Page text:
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Eleventh Circuit Solicitors comes out against legislation that could grant early release to rapist

Lexington, SC - Eleventh Circuit Solicitor Rick Hubbard has publicly come out in opposition of several bills that are working their way through the state legislative process. In a statement released Wednesday, Hubbard said, "Violent criminals and child rapists will be eligible for early release back into our community if legislation currently pending at our State House becomes law. On behalf of the Eleventh Circuit Solicitor’s Office, I stand with victims of violent crime in opposing bills S.155, S.161, H.3322, and H.3580. These bills would retroactively release thousands of our State’s most dangerous criminals back onto our streets. By releasing the worst of the worst criminals, this legislation creates a real and substantial risk to our public safety."

Hubbard said these bills would turn our over-worked criminal courts into parole boards for violent offenders. He said that any criminal serving a substantial sentence for a heinous crime, such as rape or homicide by child abuse, can petition the circuit court for early release after serving a mere 15 years. If the offender’s petition is denied, he can re-petition the court every two years until he is released. Hubbard said that this would be a complete violation of the public’s trust in the justice system.

Hubbard used as an example a brave 12 year old little girl who recently testified that she was repeatedly sexually assaulted throughout her childhood by a man in Saluda County. Hubbard said, "He was lawfully convicted and sentenced to 40 years in prison with no chance of parole. This legislation would change everything. This little girl will have to return to court when she is 27 years old and relive these horrible events in order to ensure this sex offender remains in prison. She will then continue to be re-victimized at similar hearings every two years for the duration of the 40 year sentence. Yet, the court could still release the offender over her objections. How can we expect this young lady, or any victim, to have faith in a justice system that does this?"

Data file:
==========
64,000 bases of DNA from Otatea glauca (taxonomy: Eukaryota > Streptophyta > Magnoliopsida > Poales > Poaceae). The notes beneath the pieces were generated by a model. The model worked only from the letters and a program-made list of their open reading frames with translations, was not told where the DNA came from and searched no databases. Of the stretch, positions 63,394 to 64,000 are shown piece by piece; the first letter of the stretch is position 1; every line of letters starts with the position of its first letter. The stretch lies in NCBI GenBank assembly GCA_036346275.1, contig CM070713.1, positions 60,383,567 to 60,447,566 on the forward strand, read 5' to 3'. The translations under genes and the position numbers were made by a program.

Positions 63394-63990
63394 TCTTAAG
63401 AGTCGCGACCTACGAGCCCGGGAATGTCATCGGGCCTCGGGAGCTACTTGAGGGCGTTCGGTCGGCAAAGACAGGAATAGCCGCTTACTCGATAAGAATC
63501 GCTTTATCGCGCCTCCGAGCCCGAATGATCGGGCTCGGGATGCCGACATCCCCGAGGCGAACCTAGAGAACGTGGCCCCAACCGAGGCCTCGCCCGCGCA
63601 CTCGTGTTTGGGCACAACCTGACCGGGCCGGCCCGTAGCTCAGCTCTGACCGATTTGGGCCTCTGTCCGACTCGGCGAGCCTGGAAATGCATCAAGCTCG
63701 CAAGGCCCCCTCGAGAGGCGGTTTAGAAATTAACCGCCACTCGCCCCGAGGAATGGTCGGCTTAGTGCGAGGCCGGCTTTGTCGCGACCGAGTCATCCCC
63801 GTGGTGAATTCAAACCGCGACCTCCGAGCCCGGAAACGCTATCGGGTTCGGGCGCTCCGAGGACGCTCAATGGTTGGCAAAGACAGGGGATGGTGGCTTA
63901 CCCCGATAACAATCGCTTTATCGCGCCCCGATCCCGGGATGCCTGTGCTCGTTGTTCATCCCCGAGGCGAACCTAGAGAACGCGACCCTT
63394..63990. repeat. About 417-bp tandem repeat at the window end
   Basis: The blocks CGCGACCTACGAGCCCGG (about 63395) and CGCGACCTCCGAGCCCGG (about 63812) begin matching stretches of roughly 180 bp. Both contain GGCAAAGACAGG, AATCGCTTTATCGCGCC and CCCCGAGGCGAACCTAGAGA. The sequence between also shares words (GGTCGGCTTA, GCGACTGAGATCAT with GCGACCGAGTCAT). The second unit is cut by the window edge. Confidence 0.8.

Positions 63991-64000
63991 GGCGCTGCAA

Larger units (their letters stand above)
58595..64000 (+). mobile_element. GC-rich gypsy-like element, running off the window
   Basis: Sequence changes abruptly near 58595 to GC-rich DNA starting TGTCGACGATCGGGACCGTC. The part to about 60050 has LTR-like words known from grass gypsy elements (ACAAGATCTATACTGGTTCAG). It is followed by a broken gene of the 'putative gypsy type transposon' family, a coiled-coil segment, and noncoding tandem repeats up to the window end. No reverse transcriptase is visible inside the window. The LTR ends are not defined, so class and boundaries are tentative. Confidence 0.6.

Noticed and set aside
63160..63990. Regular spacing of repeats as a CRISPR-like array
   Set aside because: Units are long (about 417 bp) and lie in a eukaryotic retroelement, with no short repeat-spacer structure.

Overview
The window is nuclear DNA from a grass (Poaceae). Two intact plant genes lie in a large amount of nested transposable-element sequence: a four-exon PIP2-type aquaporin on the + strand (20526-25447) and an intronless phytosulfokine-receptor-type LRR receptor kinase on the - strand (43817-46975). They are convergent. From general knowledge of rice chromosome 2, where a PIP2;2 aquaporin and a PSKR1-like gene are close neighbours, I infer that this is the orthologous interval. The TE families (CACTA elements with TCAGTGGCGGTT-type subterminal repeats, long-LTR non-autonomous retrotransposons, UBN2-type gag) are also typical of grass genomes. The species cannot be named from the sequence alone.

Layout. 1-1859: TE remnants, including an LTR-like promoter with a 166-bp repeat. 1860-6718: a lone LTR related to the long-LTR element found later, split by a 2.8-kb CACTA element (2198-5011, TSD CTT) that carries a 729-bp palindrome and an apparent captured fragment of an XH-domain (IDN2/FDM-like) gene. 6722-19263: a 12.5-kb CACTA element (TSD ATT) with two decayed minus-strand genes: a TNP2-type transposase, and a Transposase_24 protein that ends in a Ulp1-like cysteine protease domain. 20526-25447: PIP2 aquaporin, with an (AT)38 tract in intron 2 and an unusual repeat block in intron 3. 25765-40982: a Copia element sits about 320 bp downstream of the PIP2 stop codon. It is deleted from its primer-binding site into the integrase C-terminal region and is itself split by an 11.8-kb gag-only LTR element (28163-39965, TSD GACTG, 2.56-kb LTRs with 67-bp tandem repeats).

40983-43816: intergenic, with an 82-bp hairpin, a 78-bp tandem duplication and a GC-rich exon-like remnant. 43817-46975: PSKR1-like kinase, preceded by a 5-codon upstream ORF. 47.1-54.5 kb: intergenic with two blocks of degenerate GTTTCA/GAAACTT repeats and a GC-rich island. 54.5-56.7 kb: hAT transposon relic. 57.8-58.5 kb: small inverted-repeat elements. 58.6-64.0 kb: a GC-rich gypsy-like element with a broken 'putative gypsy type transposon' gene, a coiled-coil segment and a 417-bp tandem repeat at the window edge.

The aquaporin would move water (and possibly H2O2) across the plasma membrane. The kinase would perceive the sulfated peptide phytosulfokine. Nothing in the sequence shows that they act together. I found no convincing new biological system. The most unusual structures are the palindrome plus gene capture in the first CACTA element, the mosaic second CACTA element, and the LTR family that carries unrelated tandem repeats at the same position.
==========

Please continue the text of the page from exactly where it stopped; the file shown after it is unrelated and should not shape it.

Hubbard said he thinks that supporters of this legislation claim they are simply trying to address the problem of prison overcrowding and that these bills focus on non-violent offenders. Unfortunately, this is not accurate according to Hubbard. The majority of the crimes addressed in these bills are violent crimes. Hubbard concluded by saying, "Although I am certainly open to having a conversation with legislators on how to address non-violent offenders, this is not the answer. This legislation sacrifices our trust and our safety."

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